Since 2018, a new form of attack focused on ransomware has been observed and described by a Thales report, “Cyber Threat Handbook 2020.” The dramatic increase in ransomware attacks is part of a broader phenomenon known as malware-as-a-service and closer collaboration among major cybercriminals. In addition, several ransomware-as-a-service operations have been particularly effective. In 2019, one of the best known, GandCrab, developed by a group known as Pinchy Spider, extorted total earnings of $150 million in 12 months before shutting itself down. Other services, such as Sodinokibi — probably developed by the same group that conceived GandCrab — filled the gap.
A Surging Underground Economy
With revenues estimated up to $1.5 trillion a year — on average, 1.5 times more income than counterfeiting and 2.8 times more than the illicit drug trade — the cybercrime network is an economic system that can now threaten any company or organization and jeopardize the global economy. Roughly 60% of its massive revenues are estimated to come from illegal online markets for stolen data and 30% from pilfering intellectual property and trade secrets. Interestingly, only 0.07% is derived from ransomware, which inflicts the most real-world damage.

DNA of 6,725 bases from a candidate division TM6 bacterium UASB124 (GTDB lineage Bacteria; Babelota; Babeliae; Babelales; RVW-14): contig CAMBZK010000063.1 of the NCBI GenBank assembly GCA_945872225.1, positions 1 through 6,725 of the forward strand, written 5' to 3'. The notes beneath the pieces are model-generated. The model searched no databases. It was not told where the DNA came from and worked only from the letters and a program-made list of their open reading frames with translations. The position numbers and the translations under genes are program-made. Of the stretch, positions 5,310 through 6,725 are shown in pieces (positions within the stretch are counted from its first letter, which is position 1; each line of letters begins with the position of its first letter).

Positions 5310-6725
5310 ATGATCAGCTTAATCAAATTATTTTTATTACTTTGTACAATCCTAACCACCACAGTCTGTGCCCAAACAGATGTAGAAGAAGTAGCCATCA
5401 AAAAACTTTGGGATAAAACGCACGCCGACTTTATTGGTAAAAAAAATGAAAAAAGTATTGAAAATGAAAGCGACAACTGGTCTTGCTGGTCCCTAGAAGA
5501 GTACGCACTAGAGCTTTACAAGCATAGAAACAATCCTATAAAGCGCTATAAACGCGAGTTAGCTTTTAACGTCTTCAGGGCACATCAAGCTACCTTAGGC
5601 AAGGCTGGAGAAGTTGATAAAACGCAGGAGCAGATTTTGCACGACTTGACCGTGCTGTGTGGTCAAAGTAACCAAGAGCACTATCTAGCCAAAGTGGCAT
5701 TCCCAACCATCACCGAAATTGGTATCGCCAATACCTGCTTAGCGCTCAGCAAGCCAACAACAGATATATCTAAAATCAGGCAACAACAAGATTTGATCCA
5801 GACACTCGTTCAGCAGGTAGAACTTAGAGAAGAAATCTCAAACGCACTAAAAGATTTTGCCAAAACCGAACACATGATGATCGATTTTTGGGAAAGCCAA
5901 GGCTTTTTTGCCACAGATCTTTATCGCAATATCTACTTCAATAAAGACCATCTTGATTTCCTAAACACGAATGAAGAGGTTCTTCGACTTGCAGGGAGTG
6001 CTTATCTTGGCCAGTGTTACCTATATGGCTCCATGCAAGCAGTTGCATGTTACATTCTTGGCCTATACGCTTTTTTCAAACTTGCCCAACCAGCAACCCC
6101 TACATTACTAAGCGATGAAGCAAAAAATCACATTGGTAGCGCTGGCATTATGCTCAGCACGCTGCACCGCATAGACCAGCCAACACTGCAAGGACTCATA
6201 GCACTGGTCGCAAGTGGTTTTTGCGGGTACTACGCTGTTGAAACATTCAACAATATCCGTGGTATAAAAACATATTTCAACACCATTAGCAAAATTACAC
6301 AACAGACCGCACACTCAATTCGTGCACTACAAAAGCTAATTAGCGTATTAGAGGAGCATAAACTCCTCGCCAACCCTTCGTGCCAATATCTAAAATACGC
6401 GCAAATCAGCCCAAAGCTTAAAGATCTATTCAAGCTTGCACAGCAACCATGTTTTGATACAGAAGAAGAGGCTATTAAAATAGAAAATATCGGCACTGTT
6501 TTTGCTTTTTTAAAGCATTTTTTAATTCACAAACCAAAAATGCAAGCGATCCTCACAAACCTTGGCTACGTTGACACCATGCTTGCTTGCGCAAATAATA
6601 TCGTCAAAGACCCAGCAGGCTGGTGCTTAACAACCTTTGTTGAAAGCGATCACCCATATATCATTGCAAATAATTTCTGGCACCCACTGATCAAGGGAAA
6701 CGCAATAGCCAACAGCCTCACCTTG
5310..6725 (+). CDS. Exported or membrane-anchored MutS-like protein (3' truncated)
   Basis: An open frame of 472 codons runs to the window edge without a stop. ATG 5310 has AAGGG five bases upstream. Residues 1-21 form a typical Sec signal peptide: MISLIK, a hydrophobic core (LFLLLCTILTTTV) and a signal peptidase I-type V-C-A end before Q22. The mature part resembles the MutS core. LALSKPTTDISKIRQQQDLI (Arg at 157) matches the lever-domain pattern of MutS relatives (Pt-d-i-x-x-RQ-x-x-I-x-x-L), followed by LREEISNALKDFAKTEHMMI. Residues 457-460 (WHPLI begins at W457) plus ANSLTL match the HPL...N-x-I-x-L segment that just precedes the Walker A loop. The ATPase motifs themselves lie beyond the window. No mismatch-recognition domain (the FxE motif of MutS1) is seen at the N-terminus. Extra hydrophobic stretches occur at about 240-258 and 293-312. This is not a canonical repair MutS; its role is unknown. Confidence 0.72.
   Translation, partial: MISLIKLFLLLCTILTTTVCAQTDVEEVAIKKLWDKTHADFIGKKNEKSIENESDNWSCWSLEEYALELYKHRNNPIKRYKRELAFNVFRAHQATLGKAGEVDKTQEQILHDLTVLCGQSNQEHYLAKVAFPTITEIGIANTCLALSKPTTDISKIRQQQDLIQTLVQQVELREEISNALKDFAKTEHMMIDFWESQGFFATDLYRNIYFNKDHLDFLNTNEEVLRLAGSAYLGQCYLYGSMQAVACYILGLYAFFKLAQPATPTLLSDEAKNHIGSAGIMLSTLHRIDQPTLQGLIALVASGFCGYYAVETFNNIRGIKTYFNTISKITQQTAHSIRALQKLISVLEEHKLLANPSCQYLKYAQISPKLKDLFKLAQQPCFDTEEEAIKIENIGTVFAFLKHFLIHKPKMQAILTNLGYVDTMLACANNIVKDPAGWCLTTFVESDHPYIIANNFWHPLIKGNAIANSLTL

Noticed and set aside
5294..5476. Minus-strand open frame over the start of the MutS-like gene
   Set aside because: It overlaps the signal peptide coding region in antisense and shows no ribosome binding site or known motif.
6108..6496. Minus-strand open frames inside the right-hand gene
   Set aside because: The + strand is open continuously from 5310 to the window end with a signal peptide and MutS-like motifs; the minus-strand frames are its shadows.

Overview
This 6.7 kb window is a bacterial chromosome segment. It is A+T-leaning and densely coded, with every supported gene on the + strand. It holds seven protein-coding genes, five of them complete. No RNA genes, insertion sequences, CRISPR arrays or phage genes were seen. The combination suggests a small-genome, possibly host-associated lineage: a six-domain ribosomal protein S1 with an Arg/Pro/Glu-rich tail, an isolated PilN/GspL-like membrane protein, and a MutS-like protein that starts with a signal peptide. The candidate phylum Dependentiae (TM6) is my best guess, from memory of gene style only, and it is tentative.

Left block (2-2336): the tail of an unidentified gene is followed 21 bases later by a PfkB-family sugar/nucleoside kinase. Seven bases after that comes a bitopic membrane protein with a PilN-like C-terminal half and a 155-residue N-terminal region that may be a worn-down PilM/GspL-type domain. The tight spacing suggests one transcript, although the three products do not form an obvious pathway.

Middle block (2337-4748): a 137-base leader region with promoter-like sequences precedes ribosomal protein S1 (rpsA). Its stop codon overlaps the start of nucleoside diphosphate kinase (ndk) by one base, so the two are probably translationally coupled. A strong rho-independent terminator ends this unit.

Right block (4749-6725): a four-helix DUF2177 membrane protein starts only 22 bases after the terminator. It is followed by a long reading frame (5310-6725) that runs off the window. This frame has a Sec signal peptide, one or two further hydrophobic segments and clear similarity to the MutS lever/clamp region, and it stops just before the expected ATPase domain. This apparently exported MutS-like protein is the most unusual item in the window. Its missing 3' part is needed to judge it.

According to Europol’s 2020 “Internet Organised Crime Threat Assessment” (Note: Link will download a PDF) report, both ransomware and distributed denial-of-service (DDoS) attacks are prevalent and underreported crimes. European law enforcement observed attacks targeting telecommunications and technology firms, where, in some cases, DDoS attackers threatened companies with reputational harm and extorted them for payment. For example, private sector respondents reported smaller-volume attacks that are capable of blocking smaller data centers. Small requests from 700 IP addresses make it difficult to block against a DDoS attack and difficult for investigators to trace the attacker responsible as the attack comes from multiple IP addresses.